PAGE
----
Ethnography of technological competence in clinical midwifery practice

Kenda Crozier, Marlene Sinclair, W. George Kernohan, Sam Porter

Research output: Contribution to journalArticlepeer-review

7 Citations (Scopus)
65 Downloads (Pure)


Background. Concept analysis has identified three domains in the competent use of birth technology - interpersonal skills, professional knowledge and clinical proficiency - and tentative criteria for birth technology competence. Aim. Fieldwork was undertaken to observe, confirm and explore pre-defined attributes of birth technology competence. Method. The Swartz-Barcott and Kim (2000) hybrid model of concept development was expanded to include an ethnographic observation of theory in action. Findings. Key attributes of birth technology competence found in 'real-world' midwifery practice were skills in using the machines, decision-making and traditional midwifery skills. Conclusions. The confusion surrounding the use of technology in midwifery practice needs to be addressed by both professionals and educationalists. Midwives should be taught to value traditional midwifery skills alongside those of machine skills. The identification of a model of appropriate technology use is needed in midwifery.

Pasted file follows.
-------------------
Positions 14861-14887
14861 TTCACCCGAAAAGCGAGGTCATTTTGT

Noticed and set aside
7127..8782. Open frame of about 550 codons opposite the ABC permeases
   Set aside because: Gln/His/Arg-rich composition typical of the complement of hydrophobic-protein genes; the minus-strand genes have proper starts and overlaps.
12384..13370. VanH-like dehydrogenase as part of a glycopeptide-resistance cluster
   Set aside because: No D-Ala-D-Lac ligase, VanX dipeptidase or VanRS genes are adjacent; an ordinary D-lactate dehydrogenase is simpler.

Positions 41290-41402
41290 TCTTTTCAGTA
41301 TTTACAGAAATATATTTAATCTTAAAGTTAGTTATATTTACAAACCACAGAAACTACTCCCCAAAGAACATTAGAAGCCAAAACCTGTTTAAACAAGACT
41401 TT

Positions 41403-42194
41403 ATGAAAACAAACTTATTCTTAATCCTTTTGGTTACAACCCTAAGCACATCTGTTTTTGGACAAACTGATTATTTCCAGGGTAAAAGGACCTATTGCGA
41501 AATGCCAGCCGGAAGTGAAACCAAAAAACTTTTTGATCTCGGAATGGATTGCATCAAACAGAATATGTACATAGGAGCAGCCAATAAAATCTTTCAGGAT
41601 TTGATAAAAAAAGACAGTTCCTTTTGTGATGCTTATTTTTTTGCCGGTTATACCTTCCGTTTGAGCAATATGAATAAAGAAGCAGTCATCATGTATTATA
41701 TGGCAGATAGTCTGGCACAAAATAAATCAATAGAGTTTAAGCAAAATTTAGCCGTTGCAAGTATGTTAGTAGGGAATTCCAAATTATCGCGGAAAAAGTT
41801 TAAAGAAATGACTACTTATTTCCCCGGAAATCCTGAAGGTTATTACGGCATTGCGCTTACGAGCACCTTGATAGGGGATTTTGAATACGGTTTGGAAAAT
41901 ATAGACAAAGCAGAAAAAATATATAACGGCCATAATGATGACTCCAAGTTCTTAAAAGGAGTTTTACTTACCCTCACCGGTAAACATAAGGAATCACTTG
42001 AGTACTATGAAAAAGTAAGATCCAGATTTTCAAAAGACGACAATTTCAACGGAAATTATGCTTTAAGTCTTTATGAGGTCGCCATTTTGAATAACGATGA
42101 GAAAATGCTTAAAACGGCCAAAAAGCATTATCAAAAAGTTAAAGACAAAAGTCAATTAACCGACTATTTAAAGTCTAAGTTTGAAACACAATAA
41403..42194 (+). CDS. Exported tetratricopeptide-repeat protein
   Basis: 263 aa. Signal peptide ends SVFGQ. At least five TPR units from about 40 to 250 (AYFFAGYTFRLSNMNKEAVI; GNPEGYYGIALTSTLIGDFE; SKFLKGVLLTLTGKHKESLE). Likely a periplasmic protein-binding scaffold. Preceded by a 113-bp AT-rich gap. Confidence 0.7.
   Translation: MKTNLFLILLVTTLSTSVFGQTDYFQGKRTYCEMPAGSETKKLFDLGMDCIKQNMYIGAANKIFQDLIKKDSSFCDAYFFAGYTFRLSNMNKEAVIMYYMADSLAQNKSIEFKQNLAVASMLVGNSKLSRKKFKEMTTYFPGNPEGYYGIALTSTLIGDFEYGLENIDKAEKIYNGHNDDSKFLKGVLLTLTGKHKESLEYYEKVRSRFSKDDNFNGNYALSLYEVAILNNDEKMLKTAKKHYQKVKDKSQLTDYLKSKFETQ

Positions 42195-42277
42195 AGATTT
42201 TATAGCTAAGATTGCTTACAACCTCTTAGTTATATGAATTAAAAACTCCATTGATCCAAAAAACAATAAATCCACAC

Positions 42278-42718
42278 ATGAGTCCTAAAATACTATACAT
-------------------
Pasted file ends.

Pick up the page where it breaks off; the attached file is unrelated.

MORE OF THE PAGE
Original languageEnglish
Pages (from-to)59-65
Number of pages7
JournalEvidence Based Midwifery
Issue number2
Publication statusPublished (in print/issue) - 30 Jun 2007


  • Birth technology competence
  • Concept development
  • Ethnography
  • Midwifery practice


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